#123movies #fmovies #putlocker #gomovies #solarmovie #soap2day Watch Full Movie Online Free – A look at the events leading up to the Taliban’s attack on Pakistani schoolgirl, Malala Yousafzai, for speaking out on girls’ education followed by the aftermath, including her speech to the United Nations.
Plot: A look at the events leading up to the Taliban’s attack on the young Pakistani school girl, Malala Yousafzai, for speaking out on girls’ education and the aftermath, including her speech to the United Nations.
Smart Tags: #father_daughter_relationship #nobel_prize_winner #animated_sequence #adolescence #survivor #muslim #pakistan #assassination_survivor #activist
|7.0/10 Votes: 4,634|
|6.7 Votes: 137 Popularity: 7.292|
Should be required viewing for all kids grades 6 and up
“He Named Me Malala” (2015 release; 88 min.) is a documentary about Malala Yousafzai, the remarkable young lady from Pakistan, whom the Taliban tried to assassinate because she stood up for the right to an education for young girls. As the movie opens, we are told (via animation) where the name Malala comes from (an Afghani folk hero who encouraged/inspired the Afghan army in their battle against the UK). We then immediately switch to the footage of Malala’s wounded body being treated after the Taliban’s assassination attempt in October 2012–yes, almost 3 years ago to the date). The documentary then switches to “Birmingham, England, 2013”, where we see Malala with her two brothers and her parents. To tell you more would spoil your viewing experience, you’ll just have to see for yourself how it all plays out.
Couple of comments: this is the latest documentary from director David Guggenheim, best known for previous efforts such as Waiting for Superman, and It Might Get Loud. Here he tackles a difficult task, namely how to make an enticing documentary about a remarkable person, without coming across as simply wanting to ‘glorify’ that person. The answer, as it turns out, is quite simple: show us that person (in this case Malala) in their natural environment, and let us observe the REAL person. And then Guggenheim has another ace up his sleeve: he lets us catch glimpses (and more) of how the Taliban slowly but surely changes the Swat Valley in Pakistan, where Malala and her family lived. I must say, I was quite shocked at what I saw: the Taliban’s brutality and determination knows no boundaries. As Malala (or was it her dad) observes at one point: “For the Taliban, it is not about faith, it is about power”. Speaking of Malala’s dad, it turns out he is quite remarkable well. I wondered why the movie wasn’t simply called “I Am Malala” (her autobiography, from which the movie of course borrows), but now that I’ve seen it, it makes perfect sense, as this is a documentary not just about Malala but also very much about her dad. There is various remarkable archive footage in the documentary about the Taliban, her dad, and of course Malala herself. I must admit that I was worried how the makers of this documentary were going to fill an hour and a half in a way that would keep my attention. I shouldn’t have worried. This is a moving documentary that, frankly, left me even more in awe of Malala than I already was. And to think this young lady is still only 18 years old as we speak! I am humbled and also a little inspired after seeing this.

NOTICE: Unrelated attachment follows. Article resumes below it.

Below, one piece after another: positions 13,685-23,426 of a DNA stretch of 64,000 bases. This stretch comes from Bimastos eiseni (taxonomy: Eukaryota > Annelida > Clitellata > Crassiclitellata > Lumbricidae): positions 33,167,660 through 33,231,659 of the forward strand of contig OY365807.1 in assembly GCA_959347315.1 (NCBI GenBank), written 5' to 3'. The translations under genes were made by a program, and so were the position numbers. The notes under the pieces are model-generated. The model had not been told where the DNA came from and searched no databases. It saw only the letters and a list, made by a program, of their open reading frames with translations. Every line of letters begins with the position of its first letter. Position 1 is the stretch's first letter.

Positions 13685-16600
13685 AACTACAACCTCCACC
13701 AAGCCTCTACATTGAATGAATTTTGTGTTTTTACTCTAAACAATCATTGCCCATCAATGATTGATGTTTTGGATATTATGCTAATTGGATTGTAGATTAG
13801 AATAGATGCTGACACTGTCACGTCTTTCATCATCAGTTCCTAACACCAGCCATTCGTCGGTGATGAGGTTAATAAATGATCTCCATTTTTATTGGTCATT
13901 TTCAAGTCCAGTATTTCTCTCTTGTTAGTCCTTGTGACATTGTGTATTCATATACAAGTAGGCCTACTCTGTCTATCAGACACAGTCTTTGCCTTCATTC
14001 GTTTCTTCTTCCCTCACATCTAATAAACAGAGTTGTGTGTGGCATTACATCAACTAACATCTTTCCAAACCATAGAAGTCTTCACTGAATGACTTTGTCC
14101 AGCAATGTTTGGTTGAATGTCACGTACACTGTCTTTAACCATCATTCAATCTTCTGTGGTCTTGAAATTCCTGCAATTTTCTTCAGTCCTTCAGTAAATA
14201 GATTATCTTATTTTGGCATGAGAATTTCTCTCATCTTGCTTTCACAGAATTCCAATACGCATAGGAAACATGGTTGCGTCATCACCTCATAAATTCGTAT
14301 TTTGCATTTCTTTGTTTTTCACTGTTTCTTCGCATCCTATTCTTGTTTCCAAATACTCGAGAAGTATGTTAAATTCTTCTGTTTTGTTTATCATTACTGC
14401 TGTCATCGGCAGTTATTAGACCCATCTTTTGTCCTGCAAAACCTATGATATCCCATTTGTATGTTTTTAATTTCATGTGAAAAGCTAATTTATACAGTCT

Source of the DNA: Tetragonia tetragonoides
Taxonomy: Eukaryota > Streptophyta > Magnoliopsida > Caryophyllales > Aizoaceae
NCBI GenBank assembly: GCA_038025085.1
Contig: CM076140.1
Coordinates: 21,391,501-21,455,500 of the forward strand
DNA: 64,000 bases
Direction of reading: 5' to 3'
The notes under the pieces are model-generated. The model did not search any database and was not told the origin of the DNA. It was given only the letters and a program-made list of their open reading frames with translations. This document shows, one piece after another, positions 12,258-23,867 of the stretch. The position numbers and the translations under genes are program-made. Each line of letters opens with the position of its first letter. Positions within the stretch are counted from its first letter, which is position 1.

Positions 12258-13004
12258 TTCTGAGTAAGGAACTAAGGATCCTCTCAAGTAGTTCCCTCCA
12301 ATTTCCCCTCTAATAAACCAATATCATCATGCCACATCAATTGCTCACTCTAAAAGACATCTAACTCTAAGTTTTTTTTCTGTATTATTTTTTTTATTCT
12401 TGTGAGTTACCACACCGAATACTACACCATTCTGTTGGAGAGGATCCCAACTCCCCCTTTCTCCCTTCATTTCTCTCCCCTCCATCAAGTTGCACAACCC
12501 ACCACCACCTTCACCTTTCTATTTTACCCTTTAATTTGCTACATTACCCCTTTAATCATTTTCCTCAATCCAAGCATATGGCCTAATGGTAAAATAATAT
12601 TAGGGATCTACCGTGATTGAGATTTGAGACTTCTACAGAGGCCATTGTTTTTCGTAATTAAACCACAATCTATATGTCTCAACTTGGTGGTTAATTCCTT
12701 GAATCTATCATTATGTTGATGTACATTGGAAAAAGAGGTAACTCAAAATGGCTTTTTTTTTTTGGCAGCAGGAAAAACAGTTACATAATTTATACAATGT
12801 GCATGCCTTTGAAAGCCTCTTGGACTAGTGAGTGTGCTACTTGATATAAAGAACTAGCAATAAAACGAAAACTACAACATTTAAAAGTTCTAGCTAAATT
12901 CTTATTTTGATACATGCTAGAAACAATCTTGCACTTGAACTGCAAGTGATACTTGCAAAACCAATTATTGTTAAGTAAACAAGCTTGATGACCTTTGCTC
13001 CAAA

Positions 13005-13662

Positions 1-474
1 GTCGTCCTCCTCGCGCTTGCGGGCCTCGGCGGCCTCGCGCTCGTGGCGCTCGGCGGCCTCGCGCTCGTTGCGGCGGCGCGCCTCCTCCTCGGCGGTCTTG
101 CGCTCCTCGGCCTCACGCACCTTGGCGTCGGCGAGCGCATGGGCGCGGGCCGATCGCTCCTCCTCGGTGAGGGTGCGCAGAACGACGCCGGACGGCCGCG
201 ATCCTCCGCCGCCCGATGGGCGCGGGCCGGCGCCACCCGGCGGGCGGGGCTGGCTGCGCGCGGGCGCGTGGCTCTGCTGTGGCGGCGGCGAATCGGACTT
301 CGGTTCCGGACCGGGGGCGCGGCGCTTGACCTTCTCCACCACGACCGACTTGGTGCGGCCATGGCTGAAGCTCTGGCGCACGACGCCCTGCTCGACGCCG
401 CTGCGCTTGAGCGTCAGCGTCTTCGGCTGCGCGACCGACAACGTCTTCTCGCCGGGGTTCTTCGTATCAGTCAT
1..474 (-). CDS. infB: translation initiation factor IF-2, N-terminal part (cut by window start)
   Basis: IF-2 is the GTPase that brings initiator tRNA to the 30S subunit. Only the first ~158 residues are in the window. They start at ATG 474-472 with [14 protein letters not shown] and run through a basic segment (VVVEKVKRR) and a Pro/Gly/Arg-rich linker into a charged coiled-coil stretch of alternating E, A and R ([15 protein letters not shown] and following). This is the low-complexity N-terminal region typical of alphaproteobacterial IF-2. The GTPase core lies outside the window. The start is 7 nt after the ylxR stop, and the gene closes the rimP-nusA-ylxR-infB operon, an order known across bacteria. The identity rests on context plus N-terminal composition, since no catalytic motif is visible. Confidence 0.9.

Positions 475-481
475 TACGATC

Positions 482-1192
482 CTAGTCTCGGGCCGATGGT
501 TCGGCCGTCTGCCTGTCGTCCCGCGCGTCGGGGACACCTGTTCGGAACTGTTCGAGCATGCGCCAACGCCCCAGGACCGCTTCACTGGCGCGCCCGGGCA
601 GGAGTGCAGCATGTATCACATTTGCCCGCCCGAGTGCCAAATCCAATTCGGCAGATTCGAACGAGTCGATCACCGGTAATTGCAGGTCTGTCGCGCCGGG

“He Named Me Malala” opened yesterday (yes, Thursday is the new Friday), and the screening where I saw this at here in Cincinnati was attended okay but not great. That is a darn shame. I, for one, happen to think that “He Named me Malala” should be required viewing for all kids in the US grades 6 and up, and certainly I hope that many adults will see this too. “He Named Me Malala” is an inspired, and inspiring, documentary and is HIGHLY RECOMMENDED!
An amazing young woman and an inspiring family
I watched this movie with some trepidation, having wondered how much Malala was a product of Western media and manipulation. However, she completely won me over. I worked in education programs in Afghanistan and with Afghan refugees in Pakistan. I know firsthand the challenges that the communities in this region face, living with the horrors wrought by those who cope with their fears and insecurities by lashing out at anything they see as threatening, and living within the beautiful soul and heart of the Pashtun people and culture. Malala is a model of this spirit, as are her father, mother and brothers.
I also thought the movie was beautifully made. For me the animated scenes made about parts of the story that couldn’t be shown as reality were inspired. We saw what was only memory as a story, which is all it could be. Going back and forth from the present to the past made be slowly come to see how the present Malala came to be. She is smart, wise way beyond her years, funny, delightful. Spending this time with her was inspiring. Everyone who wants to understand the many faces of the human spirit, of Islam, of dedication, of human rights, should see this movie.
Original Language en
Runtime 1 hr 28 min (88 min)
Genre Documentary, Biography
Director Davis Guggenheim
Writer Malala Yousafzai
Actors Malala Yousafzai, Ziauddin Yousafzai, Toor Pekai Yousafzai
Country United States, United Arab Emirates
Awards Won 1 Primetime Emmy. 7 wins & 21 nominations total
Production Company N/A
Sound Mix Dolby Digital
Aspect Ratio 1.85 : 1
Laboratory Company 3 (digital intermediate)
Film Length N/A
Negative Format N/A
Cinematographic Process N/A
Printed Film Format N/A